For over 30 years, RAN has fought to preserve forests, protect the climate and uphold human rights. Justice is at the heart of RAN’s mission, values, and theory of change as an organization.

We understand that the social, economic and environmental issues that the world is facing are interconnected and interdependent. We ground our campaigns in a deep understanding of systems of oppression and challenge the power structures that support those systems. We work in solidarity with communities directly impacted by corporate power –– listening to, learning from, and amplifying the voices of our allies.

As a historically majority white environmental organization with strong connections to institutional funding, we aim to examine the resources and privileges we have and to utilize them thoughtfully, respectfully, honestly and transparently. We prioritize building our relationships with impacted communities and a broad base of constituents across social, economic and political boundaries –– learning about the histories and struggles of impacted communities and other groups as told by them.

Black Lives Matter

Our determination to challenge corporate power for people and the planet has never wavered nor has our commitment to racial justice and equity. While this work has evolved over the last 35 years, let us be as clear as we can be: Black Lives Matter.

We act and speak in solidarity against the systemic violence specifically experienced by Black people in the United States.
We join with those outraged by the injustice in the institutional killing of black people by US police forces. We join with those demanding action and demanding justice.

We simply cannot end the climate crisis or deforestation without addressing systemic racism in the US and around the world. Oppressive systems have led to the deaths of many Black people — those racial disparities lie within the criminal justice system and within the healthcare and environmental injustice systems.

Environmental Justice

As the Environmental Justice movement reminds us: environmental destruction requires certain land to be sacrificed, which requires certain people to be sacrificed as well. The same systems of power that cause the burning of fossil fuels are the same systems that put those burning coal plants in Black and Brown neighborhoods, leaving those communities to bear the burden of asthma, cancer, and other impacts of living near infrastructure. The Indigenous communities who rely on rainforests in the Amazon are being explicitly targeted so corporations can use their land to graze cattle or plant palm oil.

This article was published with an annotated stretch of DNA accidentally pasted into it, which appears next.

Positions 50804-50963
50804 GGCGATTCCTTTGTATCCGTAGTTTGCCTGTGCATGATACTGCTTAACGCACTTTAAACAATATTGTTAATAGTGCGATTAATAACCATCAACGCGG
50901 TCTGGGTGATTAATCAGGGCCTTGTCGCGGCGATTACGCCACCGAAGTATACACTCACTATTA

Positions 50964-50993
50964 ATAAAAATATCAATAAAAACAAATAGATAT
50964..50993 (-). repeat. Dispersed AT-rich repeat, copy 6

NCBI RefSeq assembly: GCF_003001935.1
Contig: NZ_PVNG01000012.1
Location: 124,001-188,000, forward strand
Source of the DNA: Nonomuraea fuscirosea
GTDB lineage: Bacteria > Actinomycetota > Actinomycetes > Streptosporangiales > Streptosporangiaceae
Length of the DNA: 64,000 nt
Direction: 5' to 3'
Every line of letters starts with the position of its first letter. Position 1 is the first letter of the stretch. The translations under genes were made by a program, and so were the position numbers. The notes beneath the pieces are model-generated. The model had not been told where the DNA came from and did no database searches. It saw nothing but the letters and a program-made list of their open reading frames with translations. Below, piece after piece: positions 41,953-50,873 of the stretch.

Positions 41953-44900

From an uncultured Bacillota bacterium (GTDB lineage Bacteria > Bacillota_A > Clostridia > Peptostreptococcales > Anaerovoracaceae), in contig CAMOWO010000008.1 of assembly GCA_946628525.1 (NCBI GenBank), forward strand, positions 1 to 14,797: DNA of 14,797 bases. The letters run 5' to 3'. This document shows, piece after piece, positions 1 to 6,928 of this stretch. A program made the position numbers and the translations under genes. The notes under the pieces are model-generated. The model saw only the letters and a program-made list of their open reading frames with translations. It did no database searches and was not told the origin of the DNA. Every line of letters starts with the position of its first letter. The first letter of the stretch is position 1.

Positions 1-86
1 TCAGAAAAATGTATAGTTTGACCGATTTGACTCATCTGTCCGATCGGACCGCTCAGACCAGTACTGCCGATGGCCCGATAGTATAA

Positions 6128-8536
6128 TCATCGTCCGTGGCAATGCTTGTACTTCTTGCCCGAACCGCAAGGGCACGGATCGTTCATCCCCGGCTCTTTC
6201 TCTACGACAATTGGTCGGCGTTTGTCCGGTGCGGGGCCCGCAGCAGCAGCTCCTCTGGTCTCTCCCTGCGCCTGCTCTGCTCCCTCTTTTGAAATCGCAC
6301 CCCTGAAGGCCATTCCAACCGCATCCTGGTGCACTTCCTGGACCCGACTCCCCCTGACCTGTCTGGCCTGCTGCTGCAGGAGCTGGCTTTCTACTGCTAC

For years, RAN has followed the Jemez Principles for Organizing to insure our work is as inclusive as possible. In 2016 we also endorsed the Movement for Black Lives Platform and continue to uplift the message of the Movement for Black Lives in their visionary work.

We embrace our role to work every day dismantling the harm done by systems rooted in white supremacy, and the mistakes we will make along the way.
Our daily work is focused on shifting our internal organizational culture, as well as our public facing campaigns, to be anti-racist at their core. In order to fight systemic racial injustice we must continue to hold an anti-racist lens on all of our work and within ourselves.
“What’s race got to do with rainforests?”

The fight against climate change, deforestation, and human rights abuses is inextricably linked to colonialism, systems of oppression and the fight for racial justice. We cannot win real victories for our planet if we are not committed to challenging the fundamental racial inequity Black and Brown communities face every single day. We take their lead, but don’t leave Black and Brown people to fight a system they did not create and uphold. White supremacy fears people power because people uplifting voices with no agenda, only for justice, is powerful. People power is how we win.

For People and Planet — that is the RAN motto. We believe racial inequity underpins all systemic injustice. And, in the simplest terms, there cannot be environmental or climate justice without racial and social justice. To be silent is to be complicit and we will not be silent.